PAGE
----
Have you talked to your son or daughter about HPV vaccination? Such a conversation is one of the most important that parents can have with their teens.
A recent study at Ohio State University found that college-aged women were more likely to be vaccinated against human papillomavirus if they had talked to their mothers about it.
The results show that communication between a daughter and her mother can be helpful in the daughter's decision-making.
The key for daughters getting the vaccine was having mothers who discussed it with them and who were confident that the vaccine was safe and effective in preventing HPV-related diseases, the study found.
HPV is a common sexually transmitted infection. At any time, an estimated 20 million people in the United States have genital HPV infections that can be transmitted to others, and every year, about 5.5 million people become infected, according to the Centers for Disease Control and Prevention.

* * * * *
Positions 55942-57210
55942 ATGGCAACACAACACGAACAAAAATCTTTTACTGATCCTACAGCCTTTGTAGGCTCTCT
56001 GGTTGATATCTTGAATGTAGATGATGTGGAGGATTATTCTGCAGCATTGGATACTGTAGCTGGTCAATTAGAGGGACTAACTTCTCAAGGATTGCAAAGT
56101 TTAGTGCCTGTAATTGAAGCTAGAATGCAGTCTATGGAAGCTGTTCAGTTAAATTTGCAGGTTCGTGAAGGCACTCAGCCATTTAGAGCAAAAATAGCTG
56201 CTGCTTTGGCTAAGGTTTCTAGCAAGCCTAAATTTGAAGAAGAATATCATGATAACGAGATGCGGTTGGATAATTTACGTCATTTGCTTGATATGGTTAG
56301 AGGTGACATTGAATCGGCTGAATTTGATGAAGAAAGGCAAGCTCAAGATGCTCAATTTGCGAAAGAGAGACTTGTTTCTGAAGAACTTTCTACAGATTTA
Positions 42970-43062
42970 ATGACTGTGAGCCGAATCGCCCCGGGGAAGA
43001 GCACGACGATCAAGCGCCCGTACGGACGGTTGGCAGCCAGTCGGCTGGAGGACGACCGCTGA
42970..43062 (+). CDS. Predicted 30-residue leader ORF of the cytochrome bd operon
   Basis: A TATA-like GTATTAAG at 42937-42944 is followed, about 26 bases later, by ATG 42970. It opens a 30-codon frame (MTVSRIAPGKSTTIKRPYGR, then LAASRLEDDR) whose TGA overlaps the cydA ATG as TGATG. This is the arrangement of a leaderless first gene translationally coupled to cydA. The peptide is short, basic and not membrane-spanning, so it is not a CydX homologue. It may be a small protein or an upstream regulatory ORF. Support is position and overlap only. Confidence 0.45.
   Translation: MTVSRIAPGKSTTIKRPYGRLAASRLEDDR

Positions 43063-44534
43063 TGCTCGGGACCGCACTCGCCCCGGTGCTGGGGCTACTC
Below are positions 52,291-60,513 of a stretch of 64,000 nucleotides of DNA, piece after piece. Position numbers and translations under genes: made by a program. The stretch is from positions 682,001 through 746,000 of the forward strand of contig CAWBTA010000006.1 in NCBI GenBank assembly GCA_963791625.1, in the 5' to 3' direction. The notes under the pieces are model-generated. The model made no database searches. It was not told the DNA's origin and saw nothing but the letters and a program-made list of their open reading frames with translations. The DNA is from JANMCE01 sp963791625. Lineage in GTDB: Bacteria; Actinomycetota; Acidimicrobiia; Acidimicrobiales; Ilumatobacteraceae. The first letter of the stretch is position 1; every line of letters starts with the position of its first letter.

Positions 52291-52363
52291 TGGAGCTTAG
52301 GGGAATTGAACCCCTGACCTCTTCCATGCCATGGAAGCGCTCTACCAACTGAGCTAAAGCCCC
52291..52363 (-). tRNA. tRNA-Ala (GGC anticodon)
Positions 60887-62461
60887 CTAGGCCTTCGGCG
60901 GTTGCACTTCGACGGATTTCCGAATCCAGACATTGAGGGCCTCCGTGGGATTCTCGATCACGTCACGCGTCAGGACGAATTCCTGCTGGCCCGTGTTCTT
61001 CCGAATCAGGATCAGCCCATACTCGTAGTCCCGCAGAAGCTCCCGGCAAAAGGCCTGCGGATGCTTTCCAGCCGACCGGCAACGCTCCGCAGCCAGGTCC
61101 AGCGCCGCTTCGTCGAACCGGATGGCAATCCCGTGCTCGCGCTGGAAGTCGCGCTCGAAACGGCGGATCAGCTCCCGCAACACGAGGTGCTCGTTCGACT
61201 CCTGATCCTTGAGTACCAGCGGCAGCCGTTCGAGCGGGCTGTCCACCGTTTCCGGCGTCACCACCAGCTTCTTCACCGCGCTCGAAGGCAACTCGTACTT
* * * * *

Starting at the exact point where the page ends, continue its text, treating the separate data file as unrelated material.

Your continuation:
There are many types of HPV, and some strains can cause cancer, including cervical cancer (the most common), oral cancer, vulvar cancer, anal cancer and penile cancer. HPV also can cause genital warts.
There are two vaccines for HPV: Gardasil and Cervarix. They work by preventing the most common strains of HPV that can cause cervical cancer; Gardasil might also prevent some strains of HPV that can cause genital warts. The vaccines have been thoroughly reviewed by the Food and Drug Administration and are safe and effective.
Because men can carry HPV and transmit it sexually to their partners, the FDA has approved the use of Gardasil in both genders, from ages 9 to 26.
Because of this, it is recommended that parents also talk to their sons about being vaccinated.
Having that conversation with your son or daughter might be difficult, but research shows that it is an important step in ensuring that they make healthy decisions about their sexuality. Parents who are nervous about bringing up the topic can focus on how the vaccine is safe and effective, and that it prevents cancer.
Talking to your son and daughter about the HPV vaccine is important, and it can make a substantial difference in the health of your son or daughter later in life.
Don't be afraid to sit down and have this conversation with them. Do it for your children's health and for their future.
Brandy Reeves is a certified sexuality educator and health education coordinator in UK HealthCare's University Health Service.